Council authorizes $350,000 for skate park relocation
September 8, 2013
By Peter Clark
NEW — 6 a.m. Sept. 8, 2013
Plans to relocate the skate park are moving quickly as the Issaquah City Council approved $350,000 for the cause last week.
Concerns over drug usage and delinquent behavior in the past few years have led community groups and the council to push for building a new skate park in a safer area.
During the Sept. 3 regular meeting, a 6-1 vote committed to include the project in the 2014 preliminary budget, directing the administration to fund it. If approved in the budgeting process, money would go to construction of a new skate park on a yet-to-be-determined site as well as repurposing the current one.
Parks & Recreation Department Manger Brian Berntsen gave a presentation that highlighted other skate parks in the region, estimated costs to build one and discussed considerations that should be made to ensure a new park would remain safe.
“Some considerations the City Council would include in a preliminary budget for the skate park are that it should be highly visible, accessible to all ages and abilities and minimal impact to surrounding neighbors,” Berntsen said in his presentation.
He showed pictures and gave specifications for parks in Sammamish, Bellevue, Mercer Island and Redmond. He said the parks providing the most safety were the most successful.
“The ones that were highly visible all had activity in them,” he said. “The ones that were remote didn’t.”
He proposed at least two to four public meetings to gather input on proposed site locations and the design. Berntsen said the Parks & Recreation Department hopes to complete the project by the end of 2014.
In terms of funding, the bill calls for $150,000 drawn from the Real Estate Excise Tax Fund and $200,000 taken from the Park Mitigation Fund. In estimates given in the presentation, Berntsen said the construction would average $300,000, leaving $50,000 for repurposing the current park behind the community center.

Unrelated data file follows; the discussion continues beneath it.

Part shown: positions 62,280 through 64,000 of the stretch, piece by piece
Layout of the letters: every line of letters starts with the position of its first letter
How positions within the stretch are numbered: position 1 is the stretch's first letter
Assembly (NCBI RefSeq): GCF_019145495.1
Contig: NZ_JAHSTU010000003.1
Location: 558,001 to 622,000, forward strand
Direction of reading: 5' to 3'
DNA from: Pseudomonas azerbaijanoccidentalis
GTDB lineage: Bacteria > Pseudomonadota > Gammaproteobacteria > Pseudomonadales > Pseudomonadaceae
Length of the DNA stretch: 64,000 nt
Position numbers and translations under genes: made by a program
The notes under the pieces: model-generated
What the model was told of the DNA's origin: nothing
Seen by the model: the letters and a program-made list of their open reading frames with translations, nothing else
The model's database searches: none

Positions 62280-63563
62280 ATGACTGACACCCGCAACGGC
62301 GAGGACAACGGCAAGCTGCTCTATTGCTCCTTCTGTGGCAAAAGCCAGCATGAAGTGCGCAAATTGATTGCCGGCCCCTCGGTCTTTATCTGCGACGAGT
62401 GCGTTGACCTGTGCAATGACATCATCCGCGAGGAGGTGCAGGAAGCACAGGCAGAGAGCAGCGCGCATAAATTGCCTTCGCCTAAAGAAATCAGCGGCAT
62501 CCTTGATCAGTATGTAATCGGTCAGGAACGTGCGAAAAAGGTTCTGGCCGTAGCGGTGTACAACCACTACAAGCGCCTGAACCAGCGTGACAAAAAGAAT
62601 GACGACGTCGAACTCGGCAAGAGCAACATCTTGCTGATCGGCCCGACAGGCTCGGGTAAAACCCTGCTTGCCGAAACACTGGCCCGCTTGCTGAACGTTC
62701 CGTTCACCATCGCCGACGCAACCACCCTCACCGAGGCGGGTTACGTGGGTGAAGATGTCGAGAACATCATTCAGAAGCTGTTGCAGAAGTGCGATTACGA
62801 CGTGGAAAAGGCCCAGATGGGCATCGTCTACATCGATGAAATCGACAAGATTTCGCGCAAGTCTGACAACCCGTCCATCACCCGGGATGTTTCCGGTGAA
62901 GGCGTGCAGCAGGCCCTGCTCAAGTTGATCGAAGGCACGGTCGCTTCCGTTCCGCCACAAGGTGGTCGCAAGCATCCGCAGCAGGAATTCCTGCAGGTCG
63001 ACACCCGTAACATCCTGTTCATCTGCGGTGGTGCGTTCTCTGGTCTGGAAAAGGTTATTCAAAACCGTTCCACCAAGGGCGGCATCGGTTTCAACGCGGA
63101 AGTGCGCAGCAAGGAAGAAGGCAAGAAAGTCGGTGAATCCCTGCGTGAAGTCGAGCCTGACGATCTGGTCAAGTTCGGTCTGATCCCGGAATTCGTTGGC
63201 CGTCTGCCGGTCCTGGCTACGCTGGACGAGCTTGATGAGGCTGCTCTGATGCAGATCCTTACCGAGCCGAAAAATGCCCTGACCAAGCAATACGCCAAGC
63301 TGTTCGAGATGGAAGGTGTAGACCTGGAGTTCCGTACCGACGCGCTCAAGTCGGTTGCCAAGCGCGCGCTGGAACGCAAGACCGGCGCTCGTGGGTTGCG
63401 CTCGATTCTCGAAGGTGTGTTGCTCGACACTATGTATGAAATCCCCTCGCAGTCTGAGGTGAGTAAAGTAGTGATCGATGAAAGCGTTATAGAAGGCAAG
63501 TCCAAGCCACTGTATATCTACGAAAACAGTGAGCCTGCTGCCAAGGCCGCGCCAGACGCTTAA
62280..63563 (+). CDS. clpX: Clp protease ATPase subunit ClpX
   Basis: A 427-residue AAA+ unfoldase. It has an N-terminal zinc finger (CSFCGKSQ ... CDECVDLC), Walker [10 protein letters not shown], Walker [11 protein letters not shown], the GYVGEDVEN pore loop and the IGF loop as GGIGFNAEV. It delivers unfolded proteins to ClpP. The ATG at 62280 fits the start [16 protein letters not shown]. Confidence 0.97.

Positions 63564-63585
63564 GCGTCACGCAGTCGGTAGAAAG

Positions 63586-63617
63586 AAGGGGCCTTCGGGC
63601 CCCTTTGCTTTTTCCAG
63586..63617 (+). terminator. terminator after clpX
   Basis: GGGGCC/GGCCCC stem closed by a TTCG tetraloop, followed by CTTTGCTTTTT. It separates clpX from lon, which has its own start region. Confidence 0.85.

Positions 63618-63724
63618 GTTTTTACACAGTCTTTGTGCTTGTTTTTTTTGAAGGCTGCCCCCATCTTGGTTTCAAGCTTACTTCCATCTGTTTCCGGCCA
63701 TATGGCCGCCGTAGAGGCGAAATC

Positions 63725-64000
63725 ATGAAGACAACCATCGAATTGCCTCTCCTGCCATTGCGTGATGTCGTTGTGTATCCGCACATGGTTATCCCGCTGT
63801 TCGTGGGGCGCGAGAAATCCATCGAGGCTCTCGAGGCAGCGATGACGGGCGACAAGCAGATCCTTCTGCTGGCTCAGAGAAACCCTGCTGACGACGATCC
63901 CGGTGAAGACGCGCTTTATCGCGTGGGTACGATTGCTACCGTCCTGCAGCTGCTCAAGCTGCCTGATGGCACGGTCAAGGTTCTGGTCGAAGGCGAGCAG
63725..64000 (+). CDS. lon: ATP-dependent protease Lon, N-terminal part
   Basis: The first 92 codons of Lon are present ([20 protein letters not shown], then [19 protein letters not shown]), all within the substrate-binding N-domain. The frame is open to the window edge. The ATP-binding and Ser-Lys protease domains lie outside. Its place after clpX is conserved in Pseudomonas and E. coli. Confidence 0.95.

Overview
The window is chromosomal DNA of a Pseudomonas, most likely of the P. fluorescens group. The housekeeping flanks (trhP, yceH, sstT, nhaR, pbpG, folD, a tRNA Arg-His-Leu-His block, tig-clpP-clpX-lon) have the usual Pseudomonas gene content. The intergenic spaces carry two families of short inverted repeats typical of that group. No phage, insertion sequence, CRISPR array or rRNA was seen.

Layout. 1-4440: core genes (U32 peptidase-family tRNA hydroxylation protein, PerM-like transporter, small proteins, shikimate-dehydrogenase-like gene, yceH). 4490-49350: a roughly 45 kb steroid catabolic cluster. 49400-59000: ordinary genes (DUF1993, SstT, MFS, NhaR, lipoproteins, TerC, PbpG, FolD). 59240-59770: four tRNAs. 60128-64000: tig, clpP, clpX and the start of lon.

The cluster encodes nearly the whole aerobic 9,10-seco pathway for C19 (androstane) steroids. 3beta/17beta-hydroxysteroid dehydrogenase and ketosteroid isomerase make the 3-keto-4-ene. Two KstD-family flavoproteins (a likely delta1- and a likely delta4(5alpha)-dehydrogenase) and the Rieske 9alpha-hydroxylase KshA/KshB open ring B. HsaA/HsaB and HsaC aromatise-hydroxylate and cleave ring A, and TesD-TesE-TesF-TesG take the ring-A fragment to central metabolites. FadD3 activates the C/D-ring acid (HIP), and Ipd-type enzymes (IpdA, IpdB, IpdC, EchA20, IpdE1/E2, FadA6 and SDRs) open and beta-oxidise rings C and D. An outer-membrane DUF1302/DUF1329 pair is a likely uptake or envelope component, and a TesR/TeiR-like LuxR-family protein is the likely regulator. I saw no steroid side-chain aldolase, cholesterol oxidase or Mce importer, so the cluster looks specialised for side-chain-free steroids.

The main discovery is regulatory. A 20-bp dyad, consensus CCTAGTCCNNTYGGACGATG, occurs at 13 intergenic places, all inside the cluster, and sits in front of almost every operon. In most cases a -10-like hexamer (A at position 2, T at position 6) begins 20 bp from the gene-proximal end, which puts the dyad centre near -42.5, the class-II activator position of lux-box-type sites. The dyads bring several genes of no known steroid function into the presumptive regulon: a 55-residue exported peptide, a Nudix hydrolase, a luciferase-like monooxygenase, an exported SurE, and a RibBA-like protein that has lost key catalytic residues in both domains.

“We worked with the Finance Department to ensure the funds are available,” Berntsen said. “This is the project we deem most important at this time.”
Parks & Recreation Department Executive Director Anne McGill explained the Park Mitigation Fund is meant for prioritized capital projects and would not remove resources from department operations.
“This is a totally separate fund,” McGill said. “During budget time, the council looks at capital requests and prioritizes them. They said at the meeting this is a priority.”
Comments from the council were mostly positive.
“I think it speaks very well that the Parks & Recreation Department is making sure the site selection is going to be an appropriate one, but also to make sure that all of the elements that are there are going to have a large outreach to our community,” Councilwoman Eileen Barber said. “When the current park went in, that was thought to be the ideal place then and it didn’t turn out that way. It’s now time for us to look for a relocation of this. I’m looking forward to seeing what comes from this.”
Councilman Tola Marts also responded favorably.
“I’m one of two council members who had this as a submitted goal for this year and so I’m thrilled to see it in front of us,” he said. “This process unleashes a lot of enthusiasm in the community, and both to encourage that conversation and bound it is important.”
Councilman Joshua Schaer gave the dissenting vote and expressed concern that more could be done with a larger allocation and emphasis on appealing to a bigger audience.
“I fully support doing a skateboard park. It’s high time that we move forward on doing so,” he said. “However, I believe that we can do something more. We can include other amenities to enhance whatever site is ultimately chosen, something to bring other families, other people into the location. Just to move forward on only relocating the skateboard park I think might be selling ourselves a little short on what we can do with maybe just a little bit more money.”
The Issaquah Community Network, a vocal group on the subject, was elated at the council’s quick action.
“We’re really pleased that the council took this action,” Executive Director Barbara de Michele said. “We really look forward to being on the citizen’s advisory group.”
She said she thought the council moved quickly on a plan after relocation of a skate park was omitted from the park bond discussion earlier this year.
“I thought this was a really aggressive plan and fast action on their part,” she said. “I really commend them on that.”
The one outstanding question she had centered on the current skate park’s future.
“The network is also very interested in how they’re going to repurpose that one,” she said.
The next steps will be taken at the Park Board, where it will establish a citizen’s group to look at possible sites and to begin gathering public input.